Of course this behavior is encouraged by a corrupt Wall Street that has become addicted to the huge profits and bonuses they have become accustomed to under our evil fiat currency regime. What will change this market psychology? The only thing that will change it will be along and hard bear market, like the Kondratieff winter Ian Gordon predicts. When you can buy the bluest chip companies in America at PE ratios of between 5 and 10 times and when those high quality stocks pay dividends in the 5% to 10% range, it will be time to think about becoming a stock market bull. Until that time, we can look forward to lower lows and lower highs with many violent bear market rallies in between, designed to keep suckering in unsophisticated investors. Because the bull market was so excessive and because the Fed continues to try to fool mother nature with the continued excessive creation of fiat money, this bear market is likely to live for many, many years. In fact, the last Kondratieff winter according to Ian Gordon lasted from 1929 through 1949 or twenty years. And remember at that time, the Fed exercised a more hands off policy than the Greenspan Fed ever exercised. By failing to allow the markets to restore equilibrium, the current problem is likely to last much longer and perhaps grow considerably deeper than the last Kondratieff winter, bad as that was.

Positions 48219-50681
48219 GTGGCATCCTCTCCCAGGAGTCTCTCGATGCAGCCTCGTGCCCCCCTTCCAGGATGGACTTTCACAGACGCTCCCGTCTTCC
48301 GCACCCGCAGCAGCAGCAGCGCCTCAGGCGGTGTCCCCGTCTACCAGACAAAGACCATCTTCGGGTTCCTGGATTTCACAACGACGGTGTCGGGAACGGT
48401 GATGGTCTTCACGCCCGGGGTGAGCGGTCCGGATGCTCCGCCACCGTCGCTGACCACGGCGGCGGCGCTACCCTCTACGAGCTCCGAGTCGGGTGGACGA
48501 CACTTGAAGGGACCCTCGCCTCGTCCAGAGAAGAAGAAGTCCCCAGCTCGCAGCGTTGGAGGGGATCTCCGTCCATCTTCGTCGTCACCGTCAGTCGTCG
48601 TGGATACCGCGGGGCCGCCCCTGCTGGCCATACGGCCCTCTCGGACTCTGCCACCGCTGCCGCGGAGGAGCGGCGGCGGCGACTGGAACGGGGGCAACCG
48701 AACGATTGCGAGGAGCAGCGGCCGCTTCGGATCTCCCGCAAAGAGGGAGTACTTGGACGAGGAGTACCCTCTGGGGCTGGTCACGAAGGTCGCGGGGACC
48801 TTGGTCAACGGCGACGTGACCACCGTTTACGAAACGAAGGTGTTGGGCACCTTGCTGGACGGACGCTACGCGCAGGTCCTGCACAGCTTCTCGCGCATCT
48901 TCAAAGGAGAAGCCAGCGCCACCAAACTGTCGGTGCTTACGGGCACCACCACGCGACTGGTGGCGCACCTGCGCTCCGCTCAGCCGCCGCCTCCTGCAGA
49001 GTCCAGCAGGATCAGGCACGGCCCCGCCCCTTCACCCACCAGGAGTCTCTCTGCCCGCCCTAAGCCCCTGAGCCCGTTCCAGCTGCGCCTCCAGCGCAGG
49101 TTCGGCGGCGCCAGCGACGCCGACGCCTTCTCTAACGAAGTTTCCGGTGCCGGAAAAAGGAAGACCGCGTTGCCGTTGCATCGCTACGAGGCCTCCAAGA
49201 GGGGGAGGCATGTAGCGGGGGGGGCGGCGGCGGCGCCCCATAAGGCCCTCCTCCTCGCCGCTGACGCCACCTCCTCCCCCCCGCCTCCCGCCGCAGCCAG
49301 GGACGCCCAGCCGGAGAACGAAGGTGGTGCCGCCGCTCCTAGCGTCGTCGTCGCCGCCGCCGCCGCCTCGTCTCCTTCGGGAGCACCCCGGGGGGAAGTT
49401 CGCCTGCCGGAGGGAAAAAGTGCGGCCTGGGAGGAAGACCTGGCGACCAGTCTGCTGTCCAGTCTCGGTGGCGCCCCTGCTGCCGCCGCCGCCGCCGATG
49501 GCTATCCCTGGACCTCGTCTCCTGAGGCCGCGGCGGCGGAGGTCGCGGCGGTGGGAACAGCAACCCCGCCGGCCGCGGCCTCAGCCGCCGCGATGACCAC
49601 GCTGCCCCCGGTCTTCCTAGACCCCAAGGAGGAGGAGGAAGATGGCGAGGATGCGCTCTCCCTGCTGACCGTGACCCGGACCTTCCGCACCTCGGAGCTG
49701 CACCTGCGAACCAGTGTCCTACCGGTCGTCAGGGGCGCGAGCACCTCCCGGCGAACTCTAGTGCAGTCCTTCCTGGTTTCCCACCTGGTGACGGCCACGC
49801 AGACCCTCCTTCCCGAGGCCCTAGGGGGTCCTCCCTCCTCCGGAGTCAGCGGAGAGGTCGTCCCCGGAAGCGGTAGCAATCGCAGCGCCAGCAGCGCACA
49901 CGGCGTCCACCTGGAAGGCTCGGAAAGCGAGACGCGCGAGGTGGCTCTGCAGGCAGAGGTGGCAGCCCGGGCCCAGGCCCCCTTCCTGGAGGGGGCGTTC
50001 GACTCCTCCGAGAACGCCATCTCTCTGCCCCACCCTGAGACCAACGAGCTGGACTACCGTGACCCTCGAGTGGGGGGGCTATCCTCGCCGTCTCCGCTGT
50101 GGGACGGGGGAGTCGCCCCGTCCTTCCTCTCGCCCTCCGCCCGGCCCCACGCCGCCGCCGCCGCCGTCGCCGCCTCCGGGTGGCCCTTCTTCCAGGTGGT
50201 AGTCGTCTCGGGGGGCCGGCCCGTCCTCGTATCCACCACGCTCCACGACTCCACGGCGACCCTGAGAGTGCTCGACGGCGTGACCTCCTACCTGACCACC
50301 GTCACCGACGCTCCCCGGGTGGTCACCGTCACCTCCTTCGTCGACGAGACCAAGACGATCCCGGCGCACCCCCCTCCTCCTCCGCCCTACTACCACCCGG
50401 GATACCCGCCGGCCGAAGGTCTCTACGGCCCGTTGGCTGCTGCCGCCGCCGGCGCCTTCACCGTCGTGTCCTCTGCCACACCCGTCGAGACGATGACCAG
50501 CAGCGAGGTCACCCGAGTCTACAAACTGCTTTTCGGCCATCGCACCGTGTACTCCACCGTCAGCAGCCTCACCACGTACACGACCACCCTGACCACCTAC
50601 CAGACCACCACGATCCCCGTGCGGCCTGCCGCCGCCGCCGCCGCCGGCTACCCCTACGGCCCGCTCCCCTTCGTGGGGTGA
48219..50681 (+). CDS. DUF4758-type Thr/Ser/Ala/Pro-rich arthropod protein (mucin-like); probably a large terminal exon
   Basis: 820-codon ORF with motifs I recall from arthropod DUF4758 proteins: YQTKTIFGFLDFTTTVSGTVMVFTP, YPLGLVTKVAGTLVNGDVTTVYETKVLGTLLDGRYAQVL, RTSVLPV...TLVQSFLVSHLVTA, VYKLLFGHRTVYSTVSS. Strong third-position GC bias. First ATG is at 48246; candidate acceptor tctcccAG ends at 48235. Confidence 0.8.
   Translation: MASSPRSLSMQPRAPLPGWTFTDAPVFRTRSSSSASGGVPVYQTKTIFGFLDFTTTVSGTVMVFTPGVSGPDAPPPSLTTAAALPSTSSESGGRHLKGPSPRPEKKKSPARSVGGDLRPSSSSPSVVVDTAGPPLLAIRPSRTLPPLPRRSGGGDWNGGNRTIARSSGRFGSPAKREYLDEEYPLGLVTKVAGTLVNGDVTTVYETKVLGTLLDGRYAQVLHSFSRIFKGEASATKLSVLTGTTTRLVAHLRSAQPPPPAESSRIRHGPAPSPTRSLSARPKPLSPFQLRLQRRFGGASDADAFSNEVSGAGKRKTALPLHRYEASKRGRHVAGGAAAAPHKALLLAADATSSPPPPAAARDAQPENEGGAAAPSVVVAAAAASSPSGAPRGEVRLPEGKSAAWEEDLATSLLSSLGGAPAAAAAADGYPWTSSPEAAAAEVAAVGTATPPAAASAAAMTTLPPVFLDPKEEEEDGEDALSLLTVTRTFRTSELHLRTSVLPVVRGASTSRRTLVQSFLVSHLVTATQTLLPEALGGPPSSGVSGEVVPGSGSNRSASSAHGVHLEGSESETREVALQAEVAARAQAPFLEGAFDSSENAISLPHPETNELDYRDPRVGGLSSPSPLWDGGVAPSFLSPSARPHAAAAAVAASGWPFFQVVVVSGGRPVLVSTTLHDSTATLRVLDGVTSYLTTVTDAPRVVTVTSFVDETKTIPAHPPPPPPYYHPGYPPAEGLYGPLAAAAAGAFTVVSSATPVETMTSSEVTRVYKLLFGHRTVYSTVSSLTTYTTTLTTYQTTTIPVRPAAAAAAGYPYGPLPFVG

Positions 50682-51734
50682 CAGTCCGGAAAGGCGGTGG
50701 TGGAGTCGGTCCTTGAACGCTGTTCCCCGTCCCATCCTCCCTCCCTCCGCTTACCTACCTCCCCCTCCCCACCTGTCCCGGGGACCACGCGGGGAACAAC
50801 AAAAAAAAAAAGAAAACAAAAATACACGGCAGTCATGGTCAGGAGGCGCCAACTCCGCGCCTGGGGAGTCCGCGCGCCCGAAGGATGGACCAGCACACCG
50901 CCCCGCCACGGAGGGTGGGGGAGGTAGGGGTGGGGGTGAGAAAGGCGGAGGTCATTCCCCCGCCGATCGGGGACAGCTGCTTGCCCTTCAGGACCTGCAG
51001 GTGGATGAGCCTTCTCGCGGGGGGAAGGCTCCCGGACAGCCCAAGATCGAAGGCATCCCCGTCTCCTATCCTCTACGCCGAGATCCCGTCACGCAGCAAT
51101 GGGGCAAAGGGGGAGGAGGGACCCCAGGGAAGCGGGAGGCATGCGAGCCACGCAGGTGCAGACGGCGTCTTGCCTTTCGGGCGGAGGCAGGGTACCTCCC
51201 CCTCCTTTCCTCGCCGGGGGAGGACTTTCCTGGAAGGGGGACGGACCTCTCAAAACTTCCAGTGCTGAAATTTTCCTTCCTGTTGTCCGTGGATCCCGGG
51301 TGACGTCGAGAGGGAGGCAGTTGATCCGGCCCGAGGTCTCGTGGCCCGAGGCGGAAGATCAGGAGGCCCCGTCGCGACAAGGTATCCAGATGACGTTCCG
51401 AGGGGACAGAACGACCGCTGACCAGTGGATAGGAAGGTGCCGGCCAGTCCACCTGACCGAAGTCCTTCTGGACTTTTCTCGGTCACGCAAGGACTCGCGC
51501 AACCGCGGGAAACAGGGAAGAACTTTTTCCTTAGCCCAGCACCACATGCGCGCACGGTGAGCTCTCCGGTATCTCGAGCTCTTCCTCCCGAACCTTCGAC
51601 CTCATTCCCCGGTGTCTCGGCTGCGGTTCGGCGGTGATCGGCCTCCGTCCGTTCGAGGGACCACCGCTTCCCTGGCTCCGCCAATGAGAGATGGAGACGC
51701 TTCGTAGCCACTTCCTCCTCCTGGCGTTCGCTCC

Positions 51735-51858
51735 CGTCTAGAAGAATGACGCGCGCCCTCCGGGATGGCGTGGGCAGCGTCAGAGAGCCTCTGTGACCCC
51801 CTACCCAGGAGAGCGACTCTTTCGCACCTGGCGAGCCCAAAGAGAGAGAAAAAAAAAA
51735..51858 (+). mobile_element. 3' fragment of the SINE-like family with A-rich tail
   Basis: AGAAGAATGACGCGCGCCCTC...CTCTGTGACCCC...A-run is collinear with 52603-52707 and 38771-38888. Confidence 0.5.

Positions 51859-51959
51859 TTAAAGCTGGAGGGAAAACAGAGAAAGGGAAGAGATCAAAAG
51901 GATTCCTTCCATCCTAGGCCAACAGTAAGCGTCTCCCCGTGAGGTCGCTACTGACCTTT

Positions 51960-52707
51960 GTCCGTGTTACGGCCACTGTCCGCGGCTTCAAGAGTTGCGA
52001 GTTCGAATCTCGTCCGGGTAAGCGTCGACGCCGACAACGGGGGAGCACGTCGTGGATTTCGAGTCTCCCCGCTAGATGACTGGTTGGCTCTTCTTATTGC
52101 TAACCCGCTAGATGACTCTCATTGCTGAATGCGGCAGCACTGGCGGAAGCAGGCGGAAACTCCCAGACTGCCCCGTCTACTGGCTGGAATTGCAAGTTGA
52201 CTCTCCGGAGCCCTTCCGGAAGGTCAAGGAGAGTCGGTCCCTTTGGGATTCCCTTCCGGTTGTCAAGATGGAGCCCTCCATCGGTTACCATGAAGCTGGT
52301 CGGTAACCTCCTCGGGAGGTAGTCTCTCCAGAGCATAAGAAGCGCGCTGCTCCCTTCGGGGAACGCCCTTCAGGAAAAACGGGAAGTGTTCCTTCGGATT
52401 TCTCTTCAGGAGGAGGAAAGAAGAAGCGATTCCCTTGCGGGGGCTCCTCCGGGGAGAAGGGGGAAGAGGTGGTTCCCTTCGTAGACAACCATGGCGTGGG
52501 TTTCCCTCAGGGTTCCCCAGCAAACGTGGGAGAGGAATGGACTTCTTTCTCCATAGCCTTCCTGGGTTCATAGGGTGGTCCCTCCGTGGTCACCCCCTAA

Gold continues to present a bullish picture. At the end of this past week, gold closed in New York at $310.90 compared to a 50-day moving average of $301.23 and a 200-day moving average of $286.40.

I have begun watching a 20-month and 40-month moving average and this longer term measure is also now flashing "bullish" for gold. At the end of this past week, the 20-month moving average was $280.19 while the 40-month moving average was $278.55.